Friday, March 4 2022

a new computer, the dentist, and eating donuts with Miles

page banner

Dear Journal,

Good morning, everybody. Isn't it so much easier to wake up in the morning knowing it's Friday? I have some work to catch up on today, but it's not so bad knowing the weekend is nigh.

Big plans for the weekend? I'm working on a new toy that just arrived in the mail yesterday. It's an all-in-one View Sonic computer. This thin client is well past it's prime - the ten year old model is barely powerful enough to run a web browser - but it appealed to me because it was available for a cool $50 and free shipping. With my big server rack still out of commission until I figure out which new parts I need, I picked up the temporary machine to pick up the slack on the small pieces of home automation we've been missing out on. I miss the jenkins job that publishes my blog in the morning, and the slack bot reminders of when to give the dogs medicine. It doesn't have to be big or powerful - it just needs to fit under my TV and run some python scripts every few hours.

My phone buzzed, but there was no box on the porch. At first I wondered if it had been delivered to the wrong house. But the new-old computer was small enough for the postal worker to slip inside our mailbox - adorable. Eager to take it for a test drive, I hooked the new machine up to my upstairs monitor.

Rodney, relegated to his room for mandatory quiet time, leaned casually against his door hoping to get in on the action. If watching me find dead USB ports on a $50 computer seemed exciting to him, then I can appreciate how bored he must have been in his bedroom alone.

Sip. It's good to be here. It's been a tiring week, and you can tell because most of the photos in our feed feature close-ups of our dogs sleeping on the couch. I guess we needed the steady reminder that the weekend was coming.

We continue to slog through the gregxercises. Yesterday we had to perform bench dips "to fail". There was no time limit or rep count to guide us. We literally had to do them until our arms gave up, and that made it psychologically challenging. I expected the count to start high on the first set and slowly decay each time we repeated it, but the opposite happened. Marissa and I got competitive, and both of us wanted to finish out the session with top marks. For the record, she beat me by a measly four extra dips.

Yesterday morning was derailed by my dental emergency. Marissa wisely booked the appointment within walking distance of her puppy class, but Miles would have to tag along (to the puppy class, not to the dentist).

I hadn't been to the dentist in years, and then COVID happened. I did my best to act like this was a regular thing for me. The assistant led me over to the reclining chair in front of a bright plasma TV that was tilted down at the floor. The screen, playing silent drone shots of beaches and Mediterranean cities, instantly captured my attention. I like the new soothing TV screens at the dentist, it's certainly a lot more effective than an old wrinkly poster taped to the ceiling.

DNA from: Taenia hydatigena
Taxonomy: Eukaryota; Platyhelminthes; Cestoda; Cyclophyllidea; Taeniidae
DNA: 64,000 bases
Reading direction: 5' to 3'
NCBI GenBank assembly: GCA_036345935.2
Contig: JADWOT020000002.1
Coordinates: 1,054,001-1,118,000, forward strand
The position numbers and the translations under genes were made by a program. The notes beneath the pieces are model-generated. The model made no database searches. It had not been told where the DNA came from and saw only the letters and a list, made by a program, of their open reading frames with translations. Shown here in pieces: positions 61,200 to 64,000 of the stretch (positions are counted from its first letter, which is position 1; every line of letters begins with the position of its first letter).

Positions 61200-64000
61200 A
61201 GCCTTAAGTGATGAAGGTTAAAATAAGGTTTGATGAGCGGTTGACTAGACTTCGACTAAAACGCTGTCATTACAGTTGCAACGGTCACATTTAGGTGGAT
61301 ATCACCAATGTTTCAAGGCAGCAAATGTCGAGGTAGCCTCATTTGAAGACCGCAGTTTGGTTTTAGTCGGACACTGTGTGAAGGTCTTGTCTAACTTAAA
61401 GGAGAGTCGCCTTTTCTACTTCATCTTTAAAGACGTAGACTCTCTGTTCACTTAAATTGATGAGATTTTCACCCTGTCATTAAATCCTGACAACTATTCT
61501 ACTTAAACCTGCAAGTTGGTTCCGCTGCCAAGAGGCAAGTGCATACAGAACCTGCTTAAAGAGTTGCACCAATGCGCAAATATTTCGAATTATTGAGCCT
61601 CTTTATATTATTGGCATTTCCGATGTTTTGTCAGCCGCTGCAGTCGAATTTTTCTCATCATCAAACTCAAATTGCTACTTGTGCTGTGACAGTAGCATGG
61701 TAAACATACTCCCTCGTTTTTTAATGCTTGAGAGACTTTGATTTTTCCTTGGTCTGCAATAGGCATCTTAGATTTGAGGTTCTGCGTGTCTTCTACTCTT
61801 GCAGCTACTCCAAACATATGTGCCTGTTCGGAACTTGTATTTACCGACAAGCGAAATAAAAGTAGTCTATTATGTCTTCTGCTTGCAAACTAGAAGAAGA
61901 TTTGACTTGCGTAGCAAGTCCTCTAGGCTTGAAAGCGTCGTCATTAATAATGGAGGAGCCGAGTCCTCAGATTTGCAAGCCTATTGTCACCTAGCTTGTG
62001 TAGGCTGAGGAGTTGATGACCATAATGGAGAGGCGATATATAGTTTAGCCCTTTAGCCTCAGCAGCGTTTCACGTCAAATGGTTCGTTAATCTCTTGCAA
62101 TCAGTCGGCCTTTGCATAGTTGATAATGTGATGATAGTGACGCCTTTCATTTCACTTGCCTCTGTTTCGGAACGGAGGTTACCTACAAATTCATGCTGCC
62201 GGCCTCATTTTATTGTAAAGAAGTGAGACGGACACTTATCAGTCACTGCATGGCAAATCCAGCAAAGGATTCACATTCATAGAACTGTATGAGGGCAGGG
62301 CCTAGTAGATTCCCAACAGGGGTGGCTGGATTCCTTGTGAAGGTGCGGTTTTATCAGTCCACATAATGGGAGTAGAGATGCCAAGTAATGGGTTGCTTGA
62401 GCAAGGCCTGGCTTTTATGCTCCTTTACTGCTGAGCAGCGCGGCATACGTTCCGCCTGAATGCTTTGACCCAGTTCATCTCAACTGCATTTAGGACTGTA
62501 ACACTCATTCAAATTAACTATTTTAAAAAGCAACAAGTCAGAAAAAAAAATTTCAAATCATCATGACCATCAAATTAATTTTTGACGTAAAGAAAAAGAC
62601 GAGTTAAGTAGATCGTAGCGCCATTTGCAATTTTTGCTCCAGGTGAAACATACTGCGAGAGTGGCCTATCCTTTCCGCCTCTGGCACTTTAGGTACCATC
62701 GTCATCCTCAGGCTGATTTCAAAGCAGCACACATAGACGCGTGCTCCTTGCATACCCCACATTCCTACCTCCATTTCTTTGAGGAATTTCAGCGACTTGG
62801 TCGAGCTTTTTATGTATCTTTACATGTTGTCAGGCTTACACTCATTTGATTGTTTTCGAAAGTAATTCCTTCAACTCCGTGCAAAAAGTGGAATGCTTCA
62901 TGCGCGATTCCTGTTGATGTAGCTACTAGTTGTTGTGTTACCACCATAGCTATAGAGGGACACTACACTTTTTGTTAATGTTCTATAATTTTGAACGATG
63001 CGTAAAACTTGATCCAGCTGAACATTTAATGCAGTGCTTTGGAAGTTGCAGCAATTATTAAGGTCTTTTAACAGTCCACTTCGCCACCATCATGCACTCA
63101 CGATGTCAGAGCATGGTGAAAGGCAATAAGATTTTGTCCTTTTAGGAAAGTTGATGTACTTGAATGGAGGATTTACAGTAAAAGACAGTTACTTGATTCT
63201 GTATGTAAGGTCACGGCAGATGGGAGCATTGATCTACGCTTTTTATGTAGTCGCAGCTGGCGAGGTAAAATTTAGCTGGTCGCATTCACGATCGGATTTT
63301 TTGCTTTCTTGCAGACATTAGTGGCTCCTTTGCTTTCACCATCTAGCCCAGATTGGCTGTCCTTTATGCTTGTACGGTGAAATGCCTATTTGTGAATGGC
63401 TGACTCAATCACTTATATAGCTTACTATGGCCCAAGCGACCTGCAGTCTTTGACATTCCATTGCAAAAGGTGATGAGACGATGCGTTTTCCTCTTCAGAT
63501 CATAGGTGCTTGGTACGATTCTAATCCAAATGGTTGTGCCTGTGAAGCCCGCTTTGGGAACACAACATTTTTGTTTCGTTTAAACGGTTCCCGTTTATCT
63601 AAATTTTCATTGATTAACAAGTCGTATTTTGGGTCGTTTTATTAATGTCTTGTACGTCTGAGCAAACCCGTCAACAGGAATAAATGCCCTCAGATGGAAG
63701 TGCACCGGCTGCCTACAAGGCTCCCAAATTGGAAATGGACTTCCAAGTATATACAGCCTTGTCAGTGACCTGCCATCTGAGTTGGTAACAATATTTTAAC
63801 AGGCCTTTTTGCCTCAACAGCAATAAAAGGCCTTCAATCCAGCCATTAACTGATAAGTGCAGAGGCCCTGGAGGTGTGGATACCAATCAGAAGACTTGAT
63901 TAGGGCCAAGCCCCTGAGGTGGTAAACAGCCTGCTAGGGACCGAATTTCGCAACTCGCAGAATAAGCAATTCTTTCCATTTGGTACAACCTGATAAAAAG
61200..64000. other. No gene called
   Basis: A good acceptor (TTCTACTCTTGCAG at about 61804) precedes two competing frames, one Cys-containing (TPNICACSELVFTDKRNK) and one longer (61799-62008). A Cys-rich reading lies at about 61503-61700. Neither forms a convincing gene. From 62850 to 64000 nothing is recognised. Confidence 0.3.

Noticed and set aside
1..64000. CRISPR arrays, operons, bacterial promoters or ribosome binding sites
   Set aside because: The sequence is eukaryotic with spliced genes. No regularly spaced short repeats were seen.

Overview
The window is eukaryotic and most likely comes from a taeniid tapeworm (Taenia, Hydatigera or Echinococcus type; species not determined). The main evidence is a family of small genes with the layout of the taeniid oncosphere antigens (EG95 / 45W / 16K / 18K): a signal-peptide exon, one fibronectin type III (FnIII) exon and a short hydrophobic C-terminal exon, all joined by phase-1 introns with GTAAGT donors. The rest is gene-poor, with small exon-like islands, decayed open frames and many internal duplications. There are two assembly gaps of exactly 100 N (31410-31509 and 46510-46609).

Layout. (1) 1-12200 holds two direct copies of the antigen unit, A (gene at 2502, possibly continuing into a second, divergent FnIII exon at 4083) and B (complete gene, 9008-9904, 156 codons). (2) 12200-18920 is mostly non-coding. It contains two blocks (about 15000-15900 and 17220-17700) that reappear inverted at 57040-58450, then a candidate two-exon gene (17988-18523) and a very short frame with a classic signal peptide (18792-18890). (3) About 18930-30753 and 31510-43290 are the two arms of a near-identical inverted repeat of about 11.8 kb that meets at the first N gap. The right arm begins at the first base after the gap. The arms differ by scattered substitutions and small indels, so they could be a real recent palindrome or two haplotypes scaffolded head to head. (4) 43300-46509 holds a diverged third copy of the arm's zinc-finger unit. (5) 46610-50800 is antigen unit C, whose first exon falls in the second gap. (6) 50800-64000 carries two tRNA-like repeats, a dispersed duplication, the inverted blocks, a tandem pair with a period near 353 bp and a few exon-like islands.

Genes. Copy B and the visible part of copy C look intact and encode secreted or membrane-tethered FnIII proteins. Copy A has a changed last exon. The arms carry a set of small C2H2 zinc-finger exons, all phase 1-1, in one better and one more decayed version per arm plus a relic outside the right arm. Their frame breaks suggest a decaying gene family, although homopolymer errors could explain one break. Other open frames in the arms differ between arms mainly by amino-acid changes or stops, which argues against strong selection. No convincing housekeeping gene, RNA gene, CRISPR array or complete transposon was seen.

The dentist explained that the wires on my teeth are commonly left in as a permanent measure, but most people use clear nighttime retainers. She offered to cut both wires and schedule a fitting for one of these. My teeth would be completely unencumbered, except for during the night.

Then I saw the bill. Removing a single wire would be $300, and I had two. None of it was covered by insurance.

"You're kidding me. Not even the broken one?" I protested.

"That's insurance," said the dentist callously. "They make the rules."

"I guess I'll go cheap then. Let's just remove the broken one," I sighed. "Maybe I'll save the other wire for my next birthday and treat myself to some dental work."

Twenty minutes later, the dentist filed away the glue and plucked the scraggly metal wire from my mouth. "It tastes like everything I've eaten in the last decade," I laughed. I used my tongue to scan the back of my bottom teeth. No poking or sharp edges - maybe not worth three hundred dollars, but it still felt amazing.

"Can I have a free toothbrush?" I asked. She must have been put off by my bluntess. The dental assistant glared at me, then left the room without saying anything. She returned a few minutes later while I was checking out. "And here's your free toothbrush," she said, dropping it in front of me.

"More like a three hundred dollar toothbrush," I muttered. The receptionist stared straight ahead at her computer, so reading the room I just showed myself out.

After a long, relaxing walk outside, I found Marissa at the agility ring with Minnie. Miles sat squealing in his car seat. "Can I take that kid off your hands?" I asked, pretending to be a stranger.

Miles and I made the short drive across the street and picked up a dozen donut holes. We'd spend the rest of Marissa's agility class eating donut holes and listening to Frank Ocean. Out of the twelve, Miles ate seven. Between each donut, he held out his greasy hand from the back seat and screeched PIZZZZ.

That's what I got today. How about as a parting gift for the weekend, here's a new "pet-tula" picture. Still getting used to his new neighborhood, I found Glassy stretching his legs in the front yard of his coconut home.


That's what I got today. Have a great weekend everyone.